Single or related firms – synergies are important – no sourcing decision ability is allowed. Incentive Compensation policy differs across corporate strategies : Use of Formulas – Conglomerates use more formulas to calculate bonuses – Subjective factors are prevalent in Single and related firms. Profitability Measures – Conglomerates employ BU’s profitability as bonuses calculation tool – Single and related firms employ individual BU performance and that of the entire organization as the base form bonuses.

Business Unit Strategy
Diversified corporations segment themselves into BU’s and assign different strategies to each BU. BU strategy depends on:
Its Mission
Its Competitive Advantage
BU’s choose from the following missions: Build, Hold, Harvest, and Divest. BU’s have two ways to compete: low cost or differentiation.

The control – mission fit line reasoning is:
Mission of BU influences uncertainties and their short vs long term tradeoffs. Control systems are varied to motivate managers toward making appropriate tradeoffs. Different Missions require different control systems.

Mission and Uncertainty are magnified in Build Units than are found in Harvest Units: Build strategies are found in growth stage of product life cycle – Harvest strategies are employed during a product’s decline stage. Build BU’s focus on increasing market share which puts them in greater conflict with competitors – Harvest strategy is more benign. Build managers tend to experience more productivity dependencies than Harvest managers. Build units in new evolving industries have less business experience in these type of operations.

Mission and Time Span have short and long term tradeoffs for build versus
harvest strategies: Share-building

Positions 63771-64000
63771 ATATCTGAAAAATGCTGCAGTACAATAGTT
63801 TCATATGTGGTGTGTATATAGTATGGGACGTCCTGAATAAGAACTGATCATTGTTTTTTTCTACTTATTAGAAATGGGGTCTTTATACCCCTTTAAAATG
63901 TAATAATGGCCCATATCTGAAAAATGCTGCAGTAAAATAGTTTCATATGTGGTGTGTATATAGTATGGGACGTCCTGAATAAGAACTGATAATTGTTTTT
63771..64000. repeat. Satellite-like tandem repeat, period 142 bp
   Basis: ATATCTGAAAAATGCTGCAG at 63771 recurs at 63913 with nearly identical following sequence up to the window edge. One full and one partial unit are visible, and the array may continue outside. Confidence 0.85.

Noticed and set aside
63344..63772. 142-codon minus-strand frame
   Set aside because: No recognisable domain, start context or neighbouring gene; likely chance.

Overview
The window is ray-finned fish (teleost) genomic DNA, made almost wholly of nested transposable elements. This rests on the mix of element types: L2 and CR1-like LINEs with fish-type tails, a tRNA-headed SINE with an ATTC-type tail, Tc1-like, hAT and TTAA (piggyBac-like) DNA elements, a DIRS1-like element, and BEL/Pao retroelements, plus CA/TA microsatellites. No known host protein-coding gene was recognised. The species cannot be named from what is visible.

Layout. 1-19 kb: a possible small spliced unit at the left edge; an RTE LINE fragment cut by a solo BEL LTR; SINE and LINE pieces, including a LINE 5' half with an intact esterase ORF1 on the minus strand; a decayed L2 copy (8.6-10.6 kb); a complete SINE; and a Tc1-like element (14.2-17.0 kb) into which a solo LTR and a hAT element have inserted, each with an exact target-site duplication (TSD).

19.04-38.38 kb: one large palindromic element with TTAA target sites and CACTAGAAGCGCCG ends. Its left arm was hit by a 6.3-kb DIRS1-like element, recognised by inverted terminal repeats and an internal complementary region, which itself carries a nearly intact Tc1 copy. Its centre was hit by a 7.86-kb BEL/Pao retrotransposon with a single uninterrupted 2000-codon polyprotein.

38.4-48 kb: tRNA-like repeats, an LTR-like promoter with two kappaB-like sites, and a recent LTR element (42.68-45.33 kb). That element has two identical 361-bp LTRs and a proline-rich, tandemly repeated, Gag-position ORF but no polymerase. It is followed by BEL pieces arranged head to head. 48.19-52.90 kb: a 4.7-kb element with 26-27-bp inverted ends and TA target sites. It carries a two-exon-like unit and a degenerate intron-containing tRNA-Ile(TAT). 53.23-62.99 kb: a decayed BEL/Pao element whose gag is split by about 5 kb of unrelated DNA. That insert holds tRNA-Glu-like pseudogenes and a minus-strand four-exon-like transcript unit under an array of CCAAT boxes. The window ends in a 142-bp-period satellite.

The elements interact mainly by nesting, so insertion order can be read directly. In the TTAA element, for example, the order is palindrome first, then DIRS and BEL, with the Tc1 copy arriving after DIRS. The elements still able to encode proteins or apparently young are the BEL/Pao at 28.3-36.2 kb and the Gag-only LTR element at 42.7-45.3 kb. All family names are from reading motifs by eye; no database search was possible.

Price cutting
Large R&D Expenditures
Major Market Development Expenditures
Long term goals over short
Harvest concentrates on short-term profits
Strategic Planning processes depends on several issues while pursuing its mission. An uncertain environment creates an important strategic planning process. A stable environment calls for a “broad-brush” planning process. Harvest Units are stable and employ DCF’s.

Build Units get lower discount rates because of their life cycle position.

Implications in designing budgeting systems support varied missions. (Review Exhibit 13.4) Budgets are relied on less in Build Units than in Harvest Units. Further differences between Build and Harvest Units:

Build units will have more budget revisions because of their product life cycle position Build unit managers have greater input and influence than Harvest Managers.

Incentive Compensation System
Incentive Compensation system for BU managers must address:
Size of bonus to GM’s base salary.
What measures performance for bonus calculation.
How high of reliance on subjective factors.
How frequently should awards be made?
Mission of BU influences design variables. (Review Exhibit 13.5) Answers to the previous questions:
First: Riskier the strategy the higher the incentive bonus.
Second: Rewards tied to performance will create certain optimal outcomes with respect to the criteria. Third: It depends on the nature of the criteria – long-term vs short-term, long-term favors more subjective because it is harder to measure. Fourth: More frequent awards focus on short-term goals –
build managers.

Competitive Advantage
Choosing a differentiation approach over low-cost increases a business unit’s uncertainty for three reasons: Production innovation is harder – uniqueness.
Low cost units have narrow product lines, low inventory carrying costs, economies of scale. Low cost BU’s produce no-frill commodity products and succeed because they are priced below competition. Top Management Style

Management style is a function of:
Various dimensions of management style will influence the operation of control systems.

Personal vs Impersonal Controls
Some managers are number driven – large amounts of data for decisions. Others are people-orientated – they gather information based on discussions. Manager’s attitudes toward reports affect the detail provided, mainly they like graphs instead of tables, etc.

Tight vs Loose Control
Manager’s style affects the degree of tight versus loose control environment based on how routine the situation is overall. The more routine process the looser the control while, new processes need constant monitoring and changes to improve the entire processes. Higher level managers typically utilize less detail to manage and more to overall results.